Crikey is already five policies in to its PromiseWatch series in conjunction with the Centre for Policy Development. Today, that perennial hobby horse, taxation.

There is perhaps no bigger core ideological issue for Australia’s political parties than taxation. If the Labor Party was founded to ensure a fairer redistribution of capitalism’s surplus and the Liberal Party as a check on that progressive tendency, then tax should by rights remain a key battleground.

Surprisingly for such a flaming hot issue, in recent decades the political struggle over tax appears to have dimmed. Last year’s budget papers showed Australia’s tax-to-GDP ratio is much lower than most OECD countries and as a proportion of GDP since Gough Whitlam tax was actually lower under the Labor governments of Bob Hawke (22.3%), Paul Keating (20.7%) and Kevin Rudd (21.45%) than under Liberal PM John Howard (22.3%).

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Nevertheless, as part of the 2008-09 budget, the Rudd government announced an overhaul of the Australian tax system as business pressure for “simplification” increased. The Henry Review, known formally as “Australia’s Future Tax System” was chaired by then Treasury Secretary (and wombat fan) Ken Henry. His report was released to the public in May 2010.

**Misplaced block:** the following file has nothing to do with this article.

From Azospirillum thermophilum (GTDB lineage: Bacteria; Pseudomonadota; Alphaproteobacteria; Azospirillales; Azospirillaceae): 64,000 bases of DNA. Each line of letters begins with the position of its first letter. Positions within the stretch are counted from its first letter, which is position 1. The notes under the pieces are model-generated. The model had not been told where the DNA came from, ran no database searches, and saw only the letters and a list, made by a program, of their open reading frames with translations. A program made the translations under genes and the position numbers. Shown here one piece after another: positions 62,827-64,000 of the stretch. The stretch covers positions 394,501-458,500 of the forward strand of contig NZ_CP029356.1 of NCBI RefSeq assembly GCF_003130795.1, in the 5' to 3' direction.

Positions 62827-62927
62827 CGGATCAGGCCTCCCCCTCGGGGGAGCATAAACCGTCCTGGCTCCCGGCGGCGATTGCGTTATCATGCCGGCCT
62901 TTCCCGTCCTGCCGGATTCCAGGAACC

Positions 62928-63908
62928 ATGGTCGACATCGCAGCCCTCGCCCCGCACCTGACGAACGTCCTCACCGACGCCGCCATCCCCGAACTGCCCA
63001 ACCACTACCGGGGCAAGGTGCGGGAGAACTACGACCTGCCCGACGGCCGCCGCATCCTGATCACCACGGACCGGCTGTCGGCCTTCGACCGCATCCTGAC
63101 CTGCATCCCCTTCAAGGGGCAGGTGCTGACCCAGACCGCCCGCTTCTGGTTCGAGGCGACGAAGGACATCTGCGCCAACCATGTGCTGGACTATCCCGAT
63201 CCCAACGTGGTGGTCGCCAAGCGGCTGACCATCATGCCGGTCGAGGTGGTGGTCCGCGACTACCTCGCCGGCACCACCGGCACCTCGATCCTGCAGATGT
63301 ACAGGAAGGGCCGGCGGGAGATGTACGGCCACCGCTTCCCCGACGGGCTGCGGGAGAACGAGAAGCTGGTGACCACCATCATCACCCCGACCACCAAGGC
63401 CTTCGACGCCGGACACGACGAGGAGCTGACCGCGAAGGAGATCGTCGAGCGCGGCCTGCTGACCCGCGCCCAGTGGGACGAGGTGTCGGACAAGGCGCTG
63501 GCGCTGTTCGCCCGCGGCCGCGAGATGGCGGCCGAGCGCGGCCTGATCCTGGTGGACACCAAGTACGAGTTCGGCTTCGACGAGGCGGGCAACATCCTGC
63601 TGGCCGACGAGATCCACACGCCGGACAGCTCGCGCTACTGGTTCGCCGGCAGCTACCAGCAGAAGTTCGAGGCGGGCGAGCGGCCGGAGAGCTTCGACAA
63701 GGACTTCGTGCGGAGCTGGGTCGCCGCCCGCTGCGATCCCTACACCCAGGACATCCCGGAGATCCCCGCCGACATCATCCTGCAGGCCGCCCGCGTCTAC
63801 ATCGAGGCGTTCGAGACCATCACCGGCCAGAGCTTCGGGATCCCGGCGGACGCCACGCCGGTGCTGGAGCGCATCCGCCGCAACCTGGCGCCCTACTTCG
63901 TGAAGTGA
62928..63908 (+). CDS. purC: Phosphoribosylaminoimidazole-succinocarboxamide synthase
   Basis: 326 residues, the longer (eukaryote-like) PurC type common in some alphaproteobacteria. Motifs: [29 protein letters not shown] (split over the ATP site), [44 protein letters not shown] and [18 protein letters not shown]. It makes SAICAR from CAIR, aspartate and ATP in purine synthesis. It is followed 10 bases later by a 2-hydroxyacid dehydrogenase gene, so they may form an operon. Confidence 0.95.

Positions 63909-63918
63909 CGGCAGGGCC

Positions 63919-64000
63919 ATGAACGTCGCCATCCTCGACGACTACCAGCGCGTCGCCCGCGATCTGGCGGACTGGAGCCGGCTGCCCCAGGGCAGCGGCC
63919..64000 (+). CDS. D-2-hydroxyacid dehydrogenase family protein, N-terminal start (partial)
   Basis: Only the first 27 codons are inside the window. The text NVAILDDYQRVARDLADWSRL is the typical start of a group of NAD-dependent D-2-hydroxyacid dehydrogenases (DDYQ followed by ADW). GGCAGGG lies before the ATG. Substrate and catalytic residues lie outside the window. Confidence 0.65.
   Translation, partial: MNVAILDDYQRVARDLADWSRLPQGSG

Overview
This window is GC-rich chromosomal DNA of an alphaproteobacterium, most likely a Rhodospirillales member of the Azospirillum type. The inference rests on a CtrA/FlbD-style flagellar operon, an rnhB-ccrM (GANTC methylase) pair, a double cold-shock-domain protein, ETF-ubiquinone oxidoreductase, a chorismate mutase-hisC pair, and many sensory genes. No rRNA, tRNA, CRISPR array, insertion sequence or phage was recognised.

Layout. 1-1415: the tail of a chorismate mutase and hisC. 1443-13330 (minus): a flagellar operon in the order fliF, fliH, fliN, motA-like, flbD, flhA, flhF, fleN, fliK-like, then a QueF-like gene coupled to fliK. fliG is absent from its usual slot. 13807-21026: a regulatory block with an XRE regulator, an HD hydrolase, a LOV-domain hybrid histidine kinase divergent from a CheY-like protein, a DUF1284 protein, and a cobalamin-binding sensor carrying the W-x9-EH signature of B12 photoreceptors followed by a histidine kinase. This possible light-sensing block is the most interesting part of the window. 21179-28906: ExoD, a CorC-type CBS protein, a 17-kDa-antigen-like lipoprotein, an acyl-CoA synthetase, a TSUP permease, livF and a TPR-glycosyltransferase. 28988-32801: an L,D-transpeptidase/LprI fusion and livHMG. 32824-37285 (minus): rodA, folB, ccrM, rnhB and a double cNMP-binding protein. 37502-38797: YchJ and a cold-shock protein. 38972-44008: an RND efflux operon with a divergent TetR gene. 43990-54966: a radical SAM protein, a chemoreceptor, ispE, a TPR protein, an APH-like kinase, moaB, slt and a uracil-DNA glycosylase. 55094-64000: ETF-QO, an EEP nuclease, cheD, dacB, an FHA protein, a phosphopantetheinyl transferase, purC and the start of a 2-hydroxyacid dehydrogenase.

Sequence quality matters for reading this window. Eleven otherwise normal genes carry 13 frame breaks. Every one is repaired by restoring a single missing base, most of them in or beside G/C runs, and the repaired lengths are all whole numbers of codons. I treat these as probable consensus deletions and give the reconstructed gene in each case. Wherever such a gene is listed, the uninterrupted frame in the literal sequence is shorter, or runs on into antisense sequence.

Henry was charged with making “recommendations to create a tax structure that will position Australia to deal with the demographic, social, economic and environmental challenges of the 21st century and enhance Australia’s economic and social outcomes”.

In total, Henry produced 138 recommendations, most of which were ignored by the Rudd and Julia Gillard governments. These recommendations stemmed from the first recommendation of the Henry Review itself — that tax revenue should be drawn from four efficient, broad-based taxes: personal income, business income, rents on natural resources and land, and private consumption (p. 80). Henry argued that all other taxes should be phased out, except taxes that address social and economic costs, such as tobacco, alcohol or environmental damage. Overall, the review argued for a simplification of the tax system.

While not a comprehensive list, some of the key changes included:

  • A reduction in company tax to 25%;
  • A higher personal tax free threshold of $25 000; and
  • Introduction of a resources rent tax.

So, three years after Henry, where do the parties stand on tax?


The ALP outlined its general tax principles in its National Platform, released after Labor’s 46th National Conference in 2011.